• The majority of cyclist deaths occur in urban locations.

Continue reading

Although we may have to endure another April snowstorm or two, the flowers will be blooming shortly and better weather is on the way. With the emergence of spring also comes the emergence of the bicycling season, as thousands of cyclists dust off their bikes and repopulate the crowded commutes all around the state.

There is no doubt that cycling is an efficient, healthy and environmentally-friendly way to get around, especially in the busy hubs of Boston, Cambridge and the surrounding metropolises. Unfortunately, what makes a big city ideal for cycling is also what makes these places the most dangerous to ride a bicycle.

Tight streets overpopulated with vehicles driven by impatient, often-distracted drivers is a recipe for disaster for any cyclist. Crashes involving one party on a bicycle and the other party in a car will never fare well for the cyclist. Proper awareness, attention to the rules of the road and hyper vigilance of surrounding commuters is essential to staying safe while cycling.

Motorists, too, must be aware of cyclists. Motorists must observe and obey bike lanes, not crowd them or obstruct them or otherwise use them in an inappropriate way. Many cities are implementing strategies to make cycling easier and safer, and all of these strategies hinge on the notion that car drivers and cyclists must share the road.

According to the National Highway Traffic Safety Administration, 5,376 pedestrians and 818 bicyclists were killed in crashes with motor vehicles in 2015.The following safety tips should be employed to ensure safety as cyclists head back onto the roadways.

Cycling safety tips

  • Make sure your bike is prepared for a commute
    • Make sure your tires are properly inflated
    • Make sure your brakes are working and that your reflectors are in good shape
    • Adjust your seat height and positioning so it is comfortable to both sit and stand
  • When possible, avoid riding at night
    • If you must ride while it’s dark, wear reflective tape, bands or bright colored clothes
    • Visibility is your best method to avoid accidents
  • Always maintain control with at least one hand on the handlebars at all times
  • Avoid road hazards such as construction or precariously small, highly-trafficked streets when possible
  • Follow all traffic rules
    • If you are riding on the street, obey all signs and traffic lights as if you were in a car
    • You must alert other commuters of left and right turns with hand signals
  • If riding on the sidewalk, you must alert pedestrians that you are passing by with a bell or a verbal call
    • In some areas, cycling on the sidewalk is prohibited
  • Never cross the street unless at a pedestrian crossing
    • Emerging from in-between parked cars is dangerous and gives motorists little time to react
  • Do not ride sporadically or weave in and out of traffic
    • Maintain straight lines and be predictable
  • Keep an eye out for parked cars. Crashes often occur when a motorist opens their door without looking behind them. Give enough space between yourself and parked cars to avoid this.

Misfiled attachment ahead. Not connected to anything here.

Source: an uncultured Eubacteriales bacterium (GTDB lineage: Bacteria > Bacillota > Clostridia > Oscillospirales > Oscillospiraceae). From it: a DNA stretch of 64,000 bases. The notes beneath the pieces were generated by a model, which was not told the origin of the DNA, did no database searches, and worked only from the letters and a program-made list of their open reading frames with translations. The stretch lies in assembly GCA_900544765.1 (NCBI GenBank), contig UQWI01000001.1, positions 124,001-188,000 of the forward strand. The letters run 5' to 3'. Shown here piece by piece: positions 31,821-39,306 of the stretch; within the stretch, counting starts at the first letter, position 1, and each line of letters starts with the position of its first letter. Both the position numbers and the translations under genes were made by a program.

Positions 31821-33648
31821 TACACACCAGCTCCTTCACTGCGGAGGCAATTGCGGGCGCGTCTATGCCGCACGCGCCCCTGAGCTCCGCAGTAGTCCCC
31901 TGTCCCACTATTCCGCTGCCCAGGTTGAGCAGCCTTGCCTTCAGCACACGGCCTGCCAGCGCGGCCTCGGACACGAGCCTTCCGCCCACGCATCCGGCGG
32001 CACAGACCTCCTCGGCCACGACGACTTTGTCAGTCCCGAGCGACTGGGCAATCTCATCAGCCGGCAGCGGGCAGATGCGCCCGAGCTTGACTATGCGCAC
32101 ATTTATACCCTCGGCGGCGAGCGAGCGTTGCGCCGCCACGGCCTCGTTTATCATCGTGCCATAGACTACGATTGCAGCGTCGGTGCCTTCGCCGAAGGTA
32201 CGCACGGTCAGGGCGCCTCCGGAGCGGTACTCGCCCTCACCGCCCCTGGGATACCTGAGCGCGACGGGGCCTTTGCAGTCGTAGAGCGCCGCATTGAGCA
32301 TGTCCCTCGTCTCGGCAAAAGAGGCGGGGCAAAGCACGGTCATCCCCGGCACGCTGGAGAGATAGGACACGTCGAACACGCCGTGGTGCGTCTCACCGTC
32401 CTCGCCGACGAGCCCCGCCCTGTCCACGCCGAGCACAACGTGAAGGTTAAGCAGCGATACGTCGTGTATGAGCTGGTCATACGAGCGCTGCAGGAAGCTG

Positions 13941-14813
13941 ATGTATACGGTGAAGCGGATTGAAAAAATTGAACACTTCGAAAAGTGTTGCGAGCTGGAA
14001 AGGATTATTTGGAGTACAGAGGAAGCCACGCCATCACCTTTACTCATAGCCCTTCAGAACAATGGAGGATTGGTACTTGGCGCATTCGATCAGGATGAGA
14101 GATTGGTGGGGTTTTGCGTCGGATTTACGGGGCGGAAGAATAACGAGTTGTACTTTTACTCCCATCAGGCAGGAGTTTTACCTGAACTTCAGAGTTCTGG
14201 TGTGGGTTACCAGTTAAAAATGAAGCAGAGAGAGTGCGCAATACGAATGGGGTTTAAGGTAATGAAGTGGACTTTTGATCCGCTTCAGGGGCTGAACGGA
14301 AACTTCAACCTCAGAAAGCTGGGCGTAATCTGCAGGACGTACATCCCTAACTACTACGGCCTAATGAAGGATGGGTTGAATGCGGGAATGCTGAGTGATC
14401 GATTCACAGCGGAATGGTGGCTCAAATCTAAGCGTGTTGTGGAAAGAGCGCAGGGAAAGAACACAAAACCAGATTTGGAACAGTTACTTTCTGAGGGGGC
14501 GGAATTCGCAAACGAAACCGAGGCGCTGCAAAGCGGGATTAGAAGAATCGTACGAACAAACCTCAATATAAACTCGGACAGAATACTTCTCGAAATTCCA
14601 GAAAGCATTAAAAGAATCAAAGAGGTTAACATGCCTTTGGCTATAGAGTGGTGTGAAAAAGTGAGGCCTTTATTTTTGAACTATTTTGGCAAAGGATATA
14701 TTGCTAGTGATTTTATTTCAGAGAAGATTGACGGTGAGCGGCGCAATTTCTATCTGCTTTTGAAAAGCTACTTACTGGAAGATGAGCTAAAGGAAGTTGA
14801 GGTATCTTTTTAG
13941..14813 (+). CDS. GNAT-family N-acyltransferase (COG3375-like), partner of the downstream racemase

• Avoid listening to music while riding. Being able to hear oncoming traffic or a car horn may save your life.

Continue reading

Bicycling with your kids is healthy, good for your wallet, good for the environment, and it can be a wonderful family bonding experience. When children are too young to ride on their own, some parents still choose to bring them along for the ride, using either a rear-mounted bicycle seat or trailer. Although both options can provide countless hours of family enjoyment, they also come with risks. Read on for more information about how to choose the best option for your family, and how to keep your child safe.

Which Option is Safest?

A study published in the Archives of Pediatric Adolescent Medicine reported that trailers are safer than mounted seats. According to the study’s authors, “When compared with bicycle-mounted child seats, there were fewer reported injuries to children associated with the use of bicycle-towed trailers. Motor vehicle involvement and need for hospital admission were similar among injured children in both groups, and the head or face was the most common site of injury.” So, while there were more reported injuries linked to mounted seats, the extent of injuries suffered seems to be about the same for trailers as for mounted seats. A MA injury lawyer can help you determine how to proceed if you’ve been involved in a bicycle accident.

Tips to Keep Your Child Safe in a Bicycle Seat or Trailer

As the parent, it is up to you to decide which bicycle seat option is best for your family. By following the tips below, you can help ensure that your child stays safe while riding in a mounted seat or bicycle trailer. If your child was injured due to a defective bicycle seat or trailer, a Boston bicycle accident lawyer can help you determine the next steps.

  • Never put your child in a mounted bicycle seat until they are at least one year of age. Prior to one year, a child’s skull is too soft and can be easily damaged, especially on bumpy roads.
  • Pull-behind trailers should be adequately padded for shock absorption. A very young child can suffer brain damage from too much jostling around while seated in mounted seats and trailers.
  • Whether inside a trailer or in a mounted seat, children of all ages should always wear a helmet.
  • Due to a bicycle trailer’s low profile, they can be hard for drivers of motor vehicles to see. To call attention to the trailer, equip it with a high-visibility orange flag.
  • Avoid riding after dark, but if you must, make sure your trailer and bicycle are equipped with lights.
  • Do not ride on the shoulder of the road if you have an attached trailer.
  • If purchasing a mounted seat, make sure your bike is compatible with your seat of choice.
  • Always follow the same rules of the road that motor vehicle drivers use when bicycling.

Continue reading

Bicycling has seen a massive increase in popularity over the last decade, namely due to its health, environmental, and economic benefits. This is especially true in cities, where riding a bike reduces traffic congestion during the daily work commute. Boston is no exception. Miles of designated bike lanes, new legislation protecting bicyclists, and pro-cycling campaigns have had an immensely positive impact. But what about during the winter months? No Boston winter would be complete without sub-zero temperatures and snow-covered, icy, or slushy roads and walkways. Is winter bicycling safe?